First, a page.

Secret

This page describes the Secret object in Kubernetes and its use in Google Kubernetes Engine.

What is a Secret?

Secrets are secure objects which store sensitive data, such as passwords, OAuth tokens, and SSH keys, in your clusters. Storing sensitive data in Secrets is more secure than plaintext ConfigMaps or in Pod specifications. Using Secrets gives you control over how sensitive data is used, and reduces the risk of exposing the data to unauthorized users.

Creating a Secret

You create a Secret using the following command:

kubectl create secret [TYPE] [NAME] [DATA]

[TYPE] can be one of the following:

  • generic: Create a Secret from a local file, directory, or literal value.
  • docker-registry: Creates a dockercfg Secret for use with a Docker registry. Used to authenticate against Docker registries.
  • tls: Create a TLS secret from the given public/private key pair. The public/private key pair must exist beforehand. The public key certificate must be .PEM encoded and match the given private key.

For most Secrets, you use the generic type.

[DATA] can be one of the following:

  • a path to a directory containing one or more configuration files, indicated using the --from-file or --from-env-file flags
  • key-value pairs, each specified using --from-literal flags

For more information about kubectl create, refer to the reference documentation.

Alternatively, you can also create a Secret by defining a Secret object in a YAML manifest file and deploying the object using kubectl create -f [FILE]. For an example, refer to Distribute Credentials Securely Using Secrets.

From files

To create a Secret from one or more files, use --from-file or --from-env-file. The file must be plaintext, but the extension of the file does not matter.

--from-file

When you create the Secret using --from-file, the value of the Secret is the entire contents of the file. If the value of your Secret contins multiple key-value pairs, use --from-env-file instead.

You can pass in a single file or multiple files:

kubectl create secret [TYPE] [NAME] --from-file [/PATH/TO/FILE] --from-file [/PATH/TO/FILE2]

You can also pass in a directory containing multiple files:

kubectl create secret [TYPE] [NAME] --from-file [/PATH/TO/DIRECTORY]

For example, the following command creates a Secret called credentials from two files, username.txt and password.txt, and sets the keys to username.txt and password.txt respectively:

kubectl create secret generic credentials --from-file ./username.txt --from-file ./password.txt

The Secret values are base-64 encoded in Kubernetes.

Running kubectl get secret credentials -o yaml returns the following output.

apiVersion: v1
data:
  password.txt: MTIzNAo=
  username.txt: YWRtaW4K
kind: Secret
metadata:
  creationTimestamp: ...
  name: credentials
  namespace: default
  resourceVersion: "2011810"
  selfLink: /api/v1/namespaces/default/secrets/credentials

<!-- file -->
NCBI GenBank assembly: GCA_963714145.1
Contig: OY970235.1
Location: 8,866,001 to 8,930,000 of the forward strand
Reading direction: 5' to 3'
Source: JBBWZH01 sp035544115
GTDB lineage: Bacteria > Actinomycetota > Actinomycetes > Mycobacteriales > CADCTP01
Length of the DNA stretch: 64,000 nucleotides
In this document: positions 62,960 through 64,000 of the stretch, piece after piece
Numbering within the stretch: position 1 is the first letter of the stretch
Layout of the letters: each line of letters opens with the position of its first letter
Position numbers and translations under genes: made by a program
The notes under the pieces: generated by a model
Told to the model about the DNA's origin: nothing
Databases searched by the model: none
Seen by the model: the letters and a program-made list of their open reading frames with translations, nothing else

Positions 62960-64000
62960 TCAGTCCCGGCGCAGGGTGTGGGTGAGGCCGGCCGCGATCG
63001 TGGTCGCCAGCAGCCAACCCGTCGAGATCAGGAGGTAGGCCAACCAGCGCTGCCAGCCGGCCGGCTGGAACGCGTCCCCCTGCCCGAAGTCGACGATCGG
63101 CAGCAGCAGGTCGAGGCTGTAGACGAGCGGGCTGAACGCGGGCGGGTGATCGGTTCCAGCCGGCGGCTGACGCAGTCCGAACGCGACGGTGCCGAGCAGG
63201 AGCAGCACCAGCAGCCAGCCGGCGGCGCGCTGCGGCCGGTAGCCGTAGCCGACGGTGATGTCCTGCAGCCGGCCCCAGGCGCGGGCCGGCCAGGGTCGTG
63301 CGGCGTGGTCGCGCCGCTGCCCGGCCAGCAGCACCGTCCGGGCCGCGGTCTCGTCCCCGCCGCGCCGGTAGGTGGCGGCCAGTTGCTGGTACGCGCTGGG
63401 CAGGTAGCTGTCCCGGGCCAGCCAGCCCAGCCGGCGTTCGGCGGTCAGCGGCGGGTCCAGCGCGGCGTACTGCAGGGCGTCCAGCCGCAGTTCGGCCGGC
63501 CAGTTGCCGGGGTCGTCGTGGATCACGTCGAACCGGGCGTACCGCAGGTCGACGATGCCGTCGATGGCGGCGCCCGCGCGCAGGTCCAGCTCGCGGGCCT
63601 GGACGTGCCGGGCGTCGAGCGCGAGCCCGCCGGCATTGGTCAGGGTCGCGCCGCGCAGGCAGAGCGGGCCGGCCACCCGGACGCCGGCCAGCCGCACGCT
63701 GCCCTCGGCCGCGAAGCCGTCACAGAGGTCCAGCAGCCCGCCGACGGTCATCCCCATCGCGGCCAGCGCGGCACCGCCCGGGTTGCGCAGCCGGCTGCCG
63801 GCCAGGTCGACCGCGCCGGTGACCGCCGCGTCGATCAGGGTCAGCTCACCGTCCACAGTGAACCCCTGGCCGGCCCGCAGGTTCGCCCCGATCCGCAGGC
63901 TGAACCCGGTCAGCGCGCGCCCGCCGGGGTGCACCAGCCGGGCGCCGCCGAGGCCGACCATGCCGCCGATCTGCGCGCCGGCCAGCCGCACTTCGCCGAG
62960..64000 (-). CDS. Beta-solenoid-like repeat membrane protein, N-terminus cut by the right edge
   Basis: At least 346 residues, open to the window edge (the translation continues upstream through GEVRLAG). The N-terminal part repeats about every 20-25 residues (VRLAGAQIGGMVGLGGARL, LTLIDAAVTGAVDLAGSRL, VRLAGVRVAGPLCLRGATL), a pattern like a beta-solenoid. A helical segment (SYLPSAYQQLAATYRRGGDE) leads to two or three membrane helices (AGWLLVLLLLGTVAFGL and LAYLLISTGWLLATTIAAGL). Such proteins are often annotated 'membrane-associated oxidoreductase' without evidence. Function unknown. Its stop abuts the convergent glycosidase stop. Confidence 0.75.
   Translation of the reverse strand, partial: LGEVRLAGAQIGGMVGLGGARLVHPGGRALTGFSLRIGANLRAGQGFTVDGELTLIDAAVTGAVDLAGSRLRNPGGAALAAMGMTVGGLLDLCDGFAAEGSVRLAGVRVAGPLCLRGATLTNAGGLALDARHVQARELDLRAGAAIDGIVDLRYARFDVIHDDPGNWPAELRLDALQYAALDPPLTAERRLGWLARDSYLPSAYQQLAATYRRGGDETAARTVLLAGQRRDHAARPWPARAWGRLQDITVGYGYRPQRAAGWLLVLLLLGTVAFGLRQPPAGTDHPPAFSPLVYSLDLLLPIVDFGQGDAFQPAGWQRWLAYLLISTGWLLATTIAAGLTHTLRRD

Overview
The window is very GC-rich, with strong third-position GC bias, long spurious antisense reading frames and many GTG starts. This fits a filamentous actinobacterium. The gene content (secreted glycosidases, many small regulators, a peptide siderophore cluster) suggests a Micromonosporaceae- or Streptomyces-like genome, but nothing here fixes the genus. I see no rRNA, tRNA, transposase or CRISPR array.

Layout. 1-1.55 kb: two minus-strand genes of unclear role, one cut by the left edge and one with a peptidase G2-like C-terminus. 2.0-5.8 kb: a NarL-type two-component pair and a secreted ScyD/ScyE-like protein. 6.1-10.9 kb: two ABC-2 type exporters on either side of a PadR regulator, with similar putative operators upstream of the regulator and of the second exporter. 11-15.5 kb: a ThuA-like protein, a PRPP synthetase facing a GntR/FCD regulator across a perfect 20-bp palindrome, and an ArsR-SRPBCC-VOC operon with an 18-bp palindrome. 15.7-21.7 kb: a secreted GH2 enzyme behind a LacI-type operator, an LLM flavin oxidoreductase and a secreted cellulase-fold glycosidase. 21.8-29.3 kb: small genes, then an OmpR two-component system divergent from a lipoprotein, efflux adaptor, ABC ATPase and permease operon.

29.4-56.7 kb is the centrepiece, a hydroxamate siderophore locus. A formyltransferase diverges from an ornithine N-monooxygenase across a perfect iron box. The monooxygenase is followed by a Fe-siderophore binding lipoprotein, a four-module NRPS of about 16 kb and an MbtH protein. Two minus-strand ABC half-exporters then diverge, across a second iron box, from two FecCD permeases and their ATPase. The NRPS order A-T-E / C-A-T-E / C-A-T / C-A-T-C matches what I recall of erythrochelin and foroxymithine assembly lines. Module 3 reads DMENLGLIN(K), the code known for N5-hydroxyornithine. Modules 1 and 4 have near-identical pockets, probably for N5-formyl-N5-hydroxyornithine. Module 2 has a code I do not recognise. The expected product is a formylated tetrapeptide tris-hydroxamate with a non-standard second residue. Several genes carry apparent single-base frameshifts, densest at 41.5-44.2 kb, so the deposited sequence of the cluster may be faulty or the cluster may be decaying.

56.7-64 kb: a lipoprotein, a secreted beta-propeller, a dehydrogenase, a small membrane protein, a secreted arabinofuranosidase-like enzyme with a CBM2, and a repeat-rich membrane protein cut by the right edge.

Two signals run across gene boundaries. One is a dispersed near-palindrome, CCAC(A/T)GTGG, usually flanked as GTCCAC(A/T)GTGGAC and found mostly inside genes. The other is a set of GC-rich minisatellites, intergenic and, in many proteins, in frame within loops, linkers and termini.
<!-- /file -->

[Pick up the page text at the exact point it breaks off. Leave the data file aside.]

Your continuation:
uid: ...
type: Opaque

By default, the key is the filename. You can override the key by using extended syntax for --from-file:

kubectl create secret [TYPE] [NAME] --from-file=KEY=[/PATH/TO/DIRECTORY]

The following example is identical to the previous one, but sets the keys to username and password, rather than using the file names.

kubectl create secret generic credentials --from-file=username=./username.txt --from-file=password=./password.txt

--from-env-file

To load multiple key-value pairs into a single Secret, store the key-value pairs in one or more plaintext files and load them using --from-env-file instead of --from-file. You can load multiple files by specifying the flag multiple times. The same limitations as --from-file apply.

For example, the following command creates a Secret called credentials from a single file, credentials.txt, which contains multiple key-value pairs:

# Each of these key-value pairs is loaded into the Secret
username=jane
password=d7xnNss7EGCFZusG

The Secret values are base64-encoded in Kubernetes.

kubectl create secret generic credentials --from-env-file ./credentials.txt

Running kubectl get secret credentials -o yaml returns the following output.

apiVersion: v1
data:
  credentials.txt:
    username: YWRtaW4K
    password: MTIzNA==
kind: Secret
metadata:
  creationTimestamp: ...
  name: credentials
  namespace: default
  resourceVersion: "2011810"
  selfLink: /api/v1/namespaces/default/secrets/credentials
  uid: ...
type: Opaque

Limitations

Non-regular files, such as symlinks, devices, and pipes, are ignored by kubectl. Subdirectories are also ignored; kubectl create secret does not recurse into subdirectories.

From literal values

To create a Secret from literal values, use --from-literal.

For example, the following command creates a generic Secret named literal-token with two key-value pairs:

kubectl create secret generic literal-token --from-literal user=admin --from-literal password=1234

You specify --from-literal for each key-value pair. The values are automatically base64-encoded.

Running kubectl get secret literal-token -o yaml returns the following output:

apiVersion: v1
data:
  password: MTIzNA==
  user: YWRtaW4=
kind: Secret
metadata:
  creationTimestamp: ...
  name: literal-token
  namespace: default
  resourceVersion: "2012831"
  selfLink: /api/v1/namespaces/default/secrets/literal-token
  uid: ...
type: Opaque

In the preceding output, observe that password and user are base64 encoded. The base64 encoding makes the information digestible by apps and services that can't handle certain characters. The base64 encoding does not provide security.

Using a Secret

To use a Secret with your workloads, you can specify environment variables that reference the Secret's values, or mount a volume containing the Secret.

To learn about using Secrets, refer to Using Secrets.

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